Benefits of assessment are that we establish if a motherbaby pair in our care is currently normal, showing all expressions of health or has one or more signs of disease, disfunction, or distress.
The role of assessment when a motherbaby is not expressing health in the best known ways would be to determine if and when to act to return health progress to normal or support what isn’t normal for the wellbeing and success of motherbaby health and approximation to normal. Assessment helps us know when to intervene.
Monitoring normal labor is an accepted and worthy activity of the care provider. Fussing about it, is not worthy of the care provider. There is a balance to finding out how mother and baby are doing without disturbing the birth.
The assessor must change her or his way of being perceived by the mother to become non-obtrusive and yet be reassuring when the mother seeks reassurance.
For the benefit of this discussion, let us assume the assessor, midwife, nurse, or doctor, knows how to respect the privacy and hormonal wellbeing of the birthing mother. By feeling that we have a lovely care provider we can turn our focus on to how we assess and what is the perspective Spinning Babies has to offer routine assessment in antepartum (in labor).
The current view on assessment might include:
- Mother’s vital signs
- Baby’s vital signs
- Signs of labor progress
Signs of labor progress were well described by Penny Simkin as
- Cervix moving forward
- Cervix softening (ripening)
- Cervix thinning (effacement)
- Baby descending
- Baby rotating
- Cervix opening
The Bishop Score was designed to help providers know whether a pregnant woman is a likely candidate for a successful induction of labor. In other words, trying to get labor started wouldn’t likely end in cesarean, although the risk of surgical birth is consistently higher after induction.
Having a Bishop Score of 8 is reassuring of vaginal birth.
March of Dimes warms parents and providers that the last 3 weeks of pregnancy leading to the 40th week are crucial for brain development and inducing even during this time that babies are considered by most to be full term compromises brain development among healthy babies. See March of Dimes At least 39 Weeks.
There are social and emotional assessments by mental health workers (specifically) and providers (generally) for which many are bet successfully by the peer support of a doula. The doula doesn’t do medical or midwifery assessments herself, nor does she do medical management tasks. However, the social well being, the medical outcomes and birth satisfaction ratings of doula-supported women are far above women who had midwifery student act as a doula (but lacking the peer-aspect) or family support, even partners who are present. See Cochrane Data base on maternity care practices.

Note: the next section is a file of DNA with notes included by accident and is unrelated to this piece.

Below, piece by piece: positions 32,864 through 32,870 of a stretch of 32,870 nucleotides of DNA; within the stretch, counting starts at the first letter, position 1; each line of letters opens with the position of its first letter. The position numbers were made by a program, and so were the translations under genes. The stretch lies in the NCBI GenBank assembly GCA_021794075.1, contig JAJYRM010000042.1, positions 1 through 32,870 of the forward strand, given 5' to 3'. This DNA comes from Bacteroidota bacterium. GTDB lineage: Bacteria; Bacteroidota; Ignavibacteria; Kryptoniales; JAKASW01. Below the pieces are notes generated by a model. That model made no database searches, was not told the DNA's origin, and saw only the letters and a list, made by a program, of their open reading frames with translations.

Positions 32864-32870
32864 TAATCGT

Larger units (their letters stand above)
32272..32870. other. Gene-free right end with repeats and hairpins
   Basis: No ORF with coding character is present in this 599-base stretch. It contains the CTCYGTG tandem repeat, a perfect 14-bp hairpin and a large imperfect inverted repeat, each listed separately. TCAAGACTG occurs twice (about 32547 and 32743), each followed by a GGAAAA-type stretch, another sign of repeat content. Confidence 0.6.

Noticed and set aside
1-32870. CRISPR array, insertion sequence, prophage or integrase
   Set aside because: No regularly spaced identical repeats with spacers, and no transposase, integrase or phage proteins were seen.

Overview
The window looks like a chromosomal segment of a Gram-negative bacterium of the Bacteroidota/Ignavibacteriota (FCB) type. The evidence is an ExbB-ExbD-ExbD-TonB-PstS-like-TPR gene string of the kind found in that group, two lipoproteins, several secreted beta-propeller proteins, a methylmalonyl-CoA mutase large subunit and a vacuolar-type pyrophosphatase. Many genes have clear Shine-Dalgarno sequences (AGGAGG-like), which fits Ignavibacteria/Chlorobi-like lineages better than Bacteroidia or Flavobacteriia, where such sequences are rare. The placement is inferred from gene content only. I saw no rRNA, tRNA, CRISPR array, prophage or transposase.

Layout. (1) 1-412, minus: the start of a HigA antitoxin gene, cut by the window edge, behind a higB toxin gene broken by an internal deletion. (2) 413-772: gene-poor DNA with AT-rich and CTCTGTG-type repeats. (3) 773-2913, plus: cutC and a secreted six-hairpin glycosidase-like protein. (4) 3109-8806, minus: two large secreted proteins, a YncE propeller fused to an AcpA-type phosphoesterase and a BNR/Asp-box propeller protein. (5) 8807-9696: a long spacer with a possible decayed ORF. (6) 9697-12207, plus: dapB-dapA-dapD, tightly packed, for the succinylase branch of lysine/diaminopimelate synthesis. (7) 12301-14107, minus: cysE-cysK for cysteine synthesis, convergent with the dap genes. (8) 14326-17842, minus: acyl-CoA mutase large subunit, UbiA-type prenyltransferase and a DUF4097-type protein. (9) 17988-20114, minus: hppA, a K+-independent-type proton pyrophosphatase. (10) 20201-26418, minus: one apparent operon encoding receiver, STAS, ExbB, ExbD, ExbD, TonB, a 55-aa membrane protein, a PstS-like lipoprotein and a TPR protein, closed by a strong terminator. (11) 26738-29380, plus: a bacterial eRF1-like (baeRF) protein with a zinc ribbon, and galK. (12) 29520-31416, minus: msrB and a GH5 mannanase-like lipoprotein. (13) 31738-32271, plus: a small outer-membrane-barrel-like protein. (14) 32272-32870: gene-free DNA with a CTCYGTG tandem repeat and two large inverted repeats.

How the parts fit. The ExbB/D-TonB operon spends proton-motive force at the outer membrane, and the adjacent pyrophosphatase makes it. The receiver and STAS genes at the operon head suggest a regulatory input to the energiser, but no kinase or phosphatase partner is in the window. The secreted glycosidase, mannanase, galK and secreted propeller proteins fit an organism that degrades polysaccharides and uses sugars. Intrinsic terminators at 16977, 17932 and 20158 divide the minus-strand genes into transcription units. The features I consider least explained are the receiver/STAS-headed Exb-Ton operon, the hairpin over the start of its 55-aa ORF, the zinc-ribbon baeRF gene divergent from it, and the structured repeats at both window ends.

Promoting Positive Mother-Infant Relationships: A Randomized Trial of Community Doula Support For Young Mothers.
Infant mental health journal, 2013, 34(5), 446
Assessing cervical dilation as the leading indicator of labor progress reduces attention on the rotation and descent of the baby.
While many providers take an interest in fetal position and may notice if the fetus is remaining high or coming down into the pelvis, current thought sets these observations to the status of a side dish, some diners will like them better than the main dish, but they seldom are the focus of conversation.
Adding pressure to force the cervix open and getting the mother anesthesia as a compromise to her inconvenience is a typical current approach.
If the Bishop Score is favorable, breaking the mother’s water may be suggested. An opening to the womb has then occurred with its increased rate of infection. The rising risk of infection leads to policies or protocols to do a cesarean if birth isn’t imminent in a limited amount of time, often 24 hours.
Now with the membranes released, more pressure is often suggested via artificial oxytocin known as Pitocin or Syntocin by intravenous drip (IV). An inexpensive drug may be an alternate, Misoprostol
may be more effective, but the side effects, if experienced, include maternal and infant death.